Church Organist (at Lake Wobegon Lutheran)

For a little “Friday fun” for once in a long time, I share a snippet from Garrison Keillor’s Life Among the Lutherans, a collection of his Lake Wobegon stories involving the Lutherans of his fictional (but often realistic) town. I have been reading a chapter an evening at end of day for a little lighter end to my day.

This part is taken from the chapter “Church Organist” and involves an incident where the Lutheran Church had to find a substitute organist for a Sunday while their regular one tended to his dying father. In typical Keillor style, he injects both humor and serious jabs at some parts of American church life. See if you can catch both in these paragraphs:

Tibby Marklund [Lake Wobegon Lutheran’s regular organist] is an ideal organist. She’s a violinist by training, had a little piano, taught herself to play the organ, can’t play very well and is aware of it. That’s the best organist you could hope for. A one-handed organist would be good, too. A one-handed legless organist even better. The organ is the enemy of worship, as most Christians know. Scripture says, “Be still and know that I am God.” This is not the organist’s philosophy. Organists despise stillness. They’re sitting there with the organ equivalent of a 300 hp Ferrari and they want to put the pedal to the metal and make that baby fly. This dude [the substitute organist] came up from the Cities early Sunday morning – he’d sent up an anthem and a motet for the offertory, sent them up for the choir to rehearse Tuesday night, and they couldn’t make head or tail of it – the motet was in French, for crying out loud, and the anthem was piece of fifteenth-century plainsong with odd little square notes – so instead they practiced “Praise to the Lord, the Almighty, the King of Creation” for the anthem and “What a Friend We Have in Jesus” for the offertory.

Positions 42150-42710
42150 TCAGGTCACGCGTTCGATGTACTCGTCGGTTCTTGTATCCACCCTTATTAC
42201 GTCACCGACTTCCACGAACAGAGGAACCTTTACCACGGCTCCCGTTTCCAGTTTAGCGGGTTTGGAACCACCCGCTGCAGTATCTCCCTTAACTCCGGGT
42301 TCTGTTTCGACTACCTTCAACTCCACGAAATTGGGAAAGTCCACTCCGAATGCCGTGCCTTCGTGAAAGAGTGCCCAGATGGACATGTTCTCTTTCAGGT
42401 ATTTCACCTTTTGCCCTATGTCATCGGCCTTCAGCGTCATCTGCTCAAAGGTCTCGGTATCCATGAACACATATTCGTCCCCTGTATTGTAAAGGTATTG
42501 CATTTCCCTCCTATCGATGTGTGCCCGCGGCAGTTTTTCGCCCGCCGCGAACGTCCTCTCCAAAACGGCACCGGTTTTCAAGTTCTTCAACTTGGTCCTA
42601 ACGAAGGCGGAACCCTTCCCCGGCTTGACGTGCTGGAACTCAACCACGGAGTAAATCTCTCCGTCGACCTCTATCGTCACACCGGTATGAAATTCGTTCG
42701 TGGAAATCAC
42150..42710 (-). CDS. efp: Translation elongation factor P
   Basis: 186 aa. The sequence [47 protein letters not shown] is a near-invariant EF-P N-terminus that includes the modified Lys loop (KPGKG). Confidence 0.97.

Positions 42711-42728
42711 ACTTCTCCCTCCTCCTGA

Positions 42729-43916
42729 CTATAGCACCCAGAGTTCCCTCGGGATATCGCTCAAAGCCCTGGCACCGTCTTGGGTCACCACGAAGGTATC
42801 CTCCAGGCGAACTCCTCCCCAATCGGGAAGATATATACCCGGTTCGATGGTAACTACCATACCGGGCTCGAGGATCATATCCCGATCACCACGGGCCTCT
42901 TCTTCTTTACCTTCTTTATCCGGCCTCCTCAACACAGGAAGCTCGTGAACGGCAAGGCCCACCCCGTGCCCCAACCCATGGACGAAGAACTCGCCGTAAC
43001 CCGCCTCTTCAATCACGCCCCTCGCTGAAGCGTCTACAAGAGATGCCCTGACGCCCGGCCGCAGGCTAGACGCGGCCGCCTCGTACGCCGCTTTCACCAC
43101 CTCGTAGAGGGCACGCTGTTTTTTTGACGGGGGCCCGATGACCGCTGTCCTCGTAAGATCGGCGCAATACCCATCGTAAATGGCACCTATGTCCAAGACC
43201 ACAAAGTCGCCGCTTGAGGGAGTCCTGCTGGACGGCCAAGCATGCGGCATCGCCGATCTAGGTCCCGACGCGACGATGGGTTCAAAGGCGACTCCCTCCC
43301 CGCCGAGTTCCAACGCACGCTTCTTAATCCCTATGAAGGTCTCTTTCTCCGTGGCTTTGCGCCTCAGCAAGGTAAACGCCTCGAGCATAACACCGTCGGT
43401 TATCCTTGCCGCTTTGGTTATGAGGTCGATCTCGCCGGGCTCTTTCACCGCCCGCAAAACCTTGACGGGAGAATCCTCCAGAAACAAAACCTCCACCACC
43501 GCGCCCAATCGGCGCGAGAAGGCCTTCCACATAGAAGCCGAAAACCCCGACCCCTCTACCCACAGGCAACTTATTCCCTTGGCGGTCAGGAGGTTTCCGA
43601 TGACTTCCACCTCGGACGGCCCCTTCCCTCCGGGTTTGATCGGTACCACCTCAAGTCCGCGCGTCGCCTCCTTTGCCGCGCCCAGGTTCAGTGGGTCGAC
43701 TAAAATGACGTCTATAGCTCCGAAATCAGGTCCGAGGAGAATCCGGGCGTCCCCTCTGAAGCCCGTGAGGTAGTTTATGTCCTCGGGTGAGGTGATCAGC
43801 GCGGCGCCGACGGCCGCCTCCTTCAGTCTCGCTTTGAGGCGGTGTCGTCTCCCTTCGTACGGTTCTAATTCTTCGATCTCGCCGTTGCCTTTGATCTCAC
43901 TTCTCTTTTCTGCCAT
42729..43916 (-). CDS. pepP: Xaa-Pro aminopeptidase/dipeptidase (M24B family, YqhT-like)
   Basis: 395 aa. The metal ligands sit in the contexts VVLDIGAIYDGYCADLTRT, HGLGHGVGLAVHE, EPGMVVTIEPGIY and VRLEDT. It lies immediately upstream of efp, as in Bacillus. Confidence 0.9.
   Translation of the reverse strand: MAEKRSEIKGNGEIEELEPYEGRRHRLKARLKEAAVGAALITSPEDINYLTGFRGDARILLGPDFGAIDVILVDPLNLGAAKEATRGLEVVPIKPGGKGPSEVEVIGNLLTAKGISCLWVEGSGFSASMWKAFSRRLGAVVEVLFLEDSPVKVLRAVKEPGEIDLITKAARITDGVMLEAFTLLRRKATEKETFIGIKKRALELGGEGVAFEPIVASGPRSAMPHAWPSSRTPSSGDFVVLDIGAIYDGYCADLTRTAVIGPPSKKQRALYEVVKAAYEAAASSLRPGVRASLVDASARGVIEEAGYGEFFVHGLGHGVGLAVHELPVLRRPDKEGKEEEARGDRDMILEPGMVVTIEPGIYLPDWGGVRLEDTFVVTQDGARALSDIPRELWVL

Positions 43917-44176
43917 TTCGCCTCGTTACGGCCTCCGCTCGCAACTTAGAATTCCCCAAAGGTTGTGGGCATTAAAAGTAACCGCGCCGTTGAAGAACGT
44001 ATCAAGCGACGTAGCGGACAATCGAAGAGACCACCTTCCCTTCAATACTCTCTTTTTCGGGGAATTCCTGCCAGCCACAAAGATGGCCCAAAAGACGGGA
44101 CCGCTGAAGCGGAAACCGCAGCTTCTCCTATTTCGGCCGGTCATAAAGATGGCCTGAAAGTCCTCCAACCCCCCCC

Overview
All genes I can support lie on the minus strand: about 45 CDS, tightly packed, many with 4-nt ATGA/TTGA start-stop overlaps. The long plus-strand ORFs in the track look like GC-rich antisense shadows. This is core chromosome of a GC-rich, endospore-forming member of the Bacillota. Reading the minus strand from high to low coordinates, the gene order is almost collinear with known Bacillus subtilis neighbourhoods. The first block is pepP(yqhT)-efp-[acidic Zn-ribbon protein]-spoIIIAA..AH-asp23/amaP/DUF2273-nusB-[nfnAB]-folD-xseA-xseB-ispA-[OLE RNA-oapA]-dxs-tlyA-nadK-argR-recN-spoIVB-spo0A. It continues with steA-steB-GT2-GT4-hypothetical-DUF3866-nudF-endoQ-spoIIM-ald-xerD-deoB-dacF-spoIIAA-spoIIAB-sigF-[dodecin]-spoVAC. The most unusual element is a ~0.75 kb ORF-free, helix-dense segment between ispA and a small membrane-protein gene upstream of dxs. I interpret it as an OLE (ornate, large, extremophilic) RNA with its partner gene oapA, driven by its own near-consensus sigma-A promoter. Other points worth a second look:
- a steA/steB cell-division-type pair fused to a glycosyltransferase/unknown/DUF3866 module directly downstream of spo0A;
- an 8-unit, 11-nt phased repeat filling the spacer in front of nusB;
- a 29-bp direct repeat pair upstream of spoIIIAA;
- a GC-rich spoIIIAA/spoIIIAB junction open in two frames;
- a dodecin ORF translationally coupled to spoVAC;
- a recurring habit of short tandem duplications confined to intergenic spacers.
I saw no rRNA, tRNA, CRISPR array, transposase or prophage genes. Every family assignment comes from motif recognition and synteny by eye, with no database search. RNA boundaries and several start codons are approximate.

He arrived Sunday morning, this pale, thin man with colorless hair and no chin and wire-rimmed glasses, got out of his big boat of a car with an armload of music, came trudging into church, looked at the organ with barely disguised contempt, and heaved a big sigh and settled in to endure the humiliation of subjecting his vast talent to this throng of Philistines. He warmed up for half an hour, with five or six incredibly virtuosic pieces, all of which he knew by heart – it was like the artillery barrage before the invasion, to stun them into submission. For the prelude he chose a big heroic French piece that showed off his footwork. People arriving in church thinking they were coming to meet God found themselves at an organ concert, and the music was not about contrition or humility. It was about triumph.

…The opening hymn was a sort of musical hair shirt, something in  a minor key with weird intervals, and it sounded like there should have been bagpipes, and …it was basically unsingable, so the first verse was the most pitiful sound that can come out of a congregation. It sounded like a fishing village keening for its dead. There were eight verses. He meant the choir to sing all of them. A sort of torture. And he played louder and louder, evidently thinking this would inspire them, but it had the opposite effect. Like most organ playing, it made you lose your interest in music; it made you sit up resolute and brave and try to think back to a happy time in your life and meditate on that, as you do in the dentist’s chair. During the sixth verse, Cindy Hedlund in the alto section leaned over and said to Marilyn Hedlund, “He’s not the organist; he’s the Enforcer.”

Published in: on December 20, 2019 at 10:15 PM  Comments (3)  

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3 CommentsLeave a comment

  1. Love it. I am not a fancy organist and had very few lesson’s but love playing for congregational singing and inspiring them to sing out the words of the Psalm to the Glory of God. The organ is to be used as a mighty sound and also to put the congregation in a worshipful mood. In all this our God must be praised.
    Clare kuiper


    • Thanks, Clare, glad you didn’t take offense at this little poke at church organists. We appreciate our organists very much and know that they understand their purpose, whether it be the prelude/postlude or leading the singing. It can be a thankless position, but we hope you know we are blessed by what you do. Soli Deo gloria!


  2. That is hilarious!!

    Sent from Mail for Windows 10



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